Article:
We started saving in my wife’s 401k when we were 25. It amounts to about 5% of our income and isn’t going to be enough to retire the way that we want to. In 2013 we’re going to put away as much as we can afford to. We’re 30 now so we’re not too far behind, but much further behind than what I want.

Krantcents December 6, 2012 at 7:55 pm

Good idea! Step it up as soon as you can because time is the most important factor.

Kim@Eyesonthedollar December 6, 2012 at 9:09 pm

My inlaws were forced into retirement by the loss of jobs. They have no savings and live off social security. That is a huge motivator to sock away as much as we can.

Krantcents December 7, 2012 at 7:00 am

Social Security is supposed to be a safety net, not really a retirement solution. It is a strong motivator to increase savings. My Mom was on Social Security, but it was her savings that that was needed to help her live to nearly 99 years old.

Holly@ClubThrifty December 7, 2012 at 9:28 am

It doesn’t surprise me at all that that many people die broke. I work in a mortuary and see it every day.

Knowing this is a great incentive for me to save as much as possible!

Krantcents December 7, 2012 at 1:10 pm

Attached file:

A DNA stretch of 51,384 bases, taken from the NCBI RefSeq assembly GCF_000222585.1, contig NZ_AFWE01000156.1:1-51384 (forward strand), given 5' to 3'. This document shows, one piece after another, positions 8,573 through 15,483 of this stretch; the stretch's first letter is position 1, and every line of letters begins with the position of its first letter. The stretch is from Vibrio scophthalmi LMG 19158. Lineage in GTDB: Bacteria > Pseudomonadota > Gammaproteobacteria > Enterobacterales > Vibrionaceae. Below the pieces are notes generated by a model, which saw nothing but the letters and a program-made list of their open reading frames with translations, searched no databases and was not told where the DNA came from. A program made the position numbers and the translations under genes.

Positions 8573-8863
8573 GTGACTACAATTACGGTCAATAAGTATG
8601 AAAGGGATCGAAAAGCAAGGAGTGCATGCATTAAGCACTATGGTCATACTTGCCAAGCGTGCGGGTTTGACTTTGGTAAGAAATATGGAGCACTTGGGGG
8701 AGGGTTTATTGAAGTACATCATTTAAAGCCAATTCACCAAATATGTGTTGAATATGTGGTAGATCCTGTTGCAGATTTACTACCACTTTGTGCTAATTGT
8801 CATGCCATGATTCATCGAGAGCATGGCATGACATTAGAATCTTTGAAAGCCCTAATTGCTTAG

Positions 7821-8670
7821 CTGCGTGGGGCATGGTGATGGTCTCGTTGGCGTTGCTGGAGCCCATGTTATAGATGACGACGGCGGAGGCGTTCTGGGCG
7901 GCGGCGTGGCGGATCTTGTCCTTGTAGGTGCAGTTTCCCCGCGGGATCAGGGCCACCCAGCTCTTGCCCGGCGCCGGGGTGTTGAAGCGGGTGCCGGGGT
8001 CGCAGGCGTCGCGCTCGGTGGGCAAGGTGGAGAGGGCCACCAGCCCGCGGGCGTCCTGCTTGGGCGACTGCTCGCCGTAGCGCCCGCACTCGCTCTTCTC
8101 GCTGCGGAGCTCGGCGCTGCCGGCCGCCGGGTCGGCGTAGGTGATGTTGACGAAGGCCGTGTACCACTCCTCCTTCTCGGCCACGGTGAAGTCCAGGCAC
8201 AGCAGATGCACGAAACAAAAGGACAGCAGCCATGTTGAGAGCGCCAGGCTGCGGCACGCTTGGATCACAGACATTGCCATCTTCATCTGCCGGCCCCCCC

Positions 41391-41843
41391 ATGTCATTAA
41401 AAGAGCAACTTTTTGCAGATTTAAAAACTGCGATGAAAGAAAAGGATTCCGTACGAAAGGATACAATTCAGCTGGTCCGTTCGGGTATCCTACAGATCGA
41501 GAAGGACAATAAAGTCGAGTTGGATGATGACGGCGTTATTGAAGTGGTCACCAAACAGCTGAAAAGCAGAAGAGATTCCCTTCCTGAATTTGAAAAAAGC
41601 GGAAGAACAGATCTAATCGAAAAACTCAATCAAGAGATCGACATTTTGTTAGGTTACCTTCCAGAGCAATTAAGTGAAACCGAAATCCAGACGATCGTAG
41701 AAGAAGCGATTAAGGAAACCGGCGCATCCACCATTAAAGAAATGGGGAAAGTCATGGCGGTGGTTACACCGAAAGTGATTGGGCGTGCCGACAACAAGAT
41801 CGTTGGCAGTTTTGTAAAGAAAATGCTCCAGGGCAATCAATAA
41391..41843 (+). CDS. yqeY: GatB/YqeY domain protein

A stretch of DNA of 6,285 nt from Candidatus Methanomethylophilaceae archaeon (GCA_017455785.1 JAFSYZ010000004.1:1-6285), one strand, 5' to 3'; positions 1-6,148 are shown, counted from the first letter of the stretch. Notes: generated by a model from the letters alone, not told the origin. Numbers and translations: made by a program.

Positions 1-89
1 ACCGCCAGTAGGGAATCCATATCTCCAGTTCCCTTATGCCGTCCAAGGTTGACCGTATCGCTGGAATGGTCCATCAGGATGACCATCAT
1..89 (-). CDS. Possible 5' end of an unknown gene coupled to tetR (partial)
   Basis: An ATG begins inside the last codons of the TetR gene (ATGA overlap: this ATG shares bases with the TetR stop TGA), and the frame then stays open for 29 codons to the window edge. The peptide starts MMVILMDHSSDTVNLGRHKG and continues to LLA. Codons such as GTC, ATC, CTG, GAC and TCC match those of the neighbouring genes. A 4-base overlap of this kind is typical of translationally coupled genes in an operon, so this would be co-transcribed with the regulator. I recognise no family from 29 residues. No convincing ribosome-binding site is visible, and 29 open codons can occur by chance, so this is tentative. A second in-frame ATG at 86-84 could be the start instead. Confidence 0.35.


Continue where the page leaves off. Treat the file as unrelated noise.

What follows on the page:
Motivation usually comes from some experience. For me, I saw my mother live very well in retirement and she lived to nearly 99 years old.

Pauline December 8, 2012 at 9:29 am

I never invested for retirement in a retirement account because I am aiming for early financial freedom. I bought some properties and other income producing assets instead. That $12K calculation is amazing, I did it over and over and can’t get over the power of compound interest.

Krantcents December 8, 2012 at 9:45 am

When I started investing there was no 401K or tax deferred savings. I was investing for financial freedom too. I started with income property building up a portfolio of apartment buildings and a shopping center that generated good cash flow. It worked out very well and I achieved my goal at 38 years old. Life is considerably different when you can chose what you do based on whether you enjoy it or not. I have been teaching for the last 12 years and really enjoy it most of the time.

Elizabeth @ Broke Professionals December 8, 2012 at 4:35 pm

In my 20s, both my husband and I got off to a good start – combined, we have about $30k in our retirement accounts. I’m only 30, he’s still 29, and this year has been our best ever – I already maxed out my 2012 Roth contributions!!

Krantcents December 9, 2012 at 9:42 am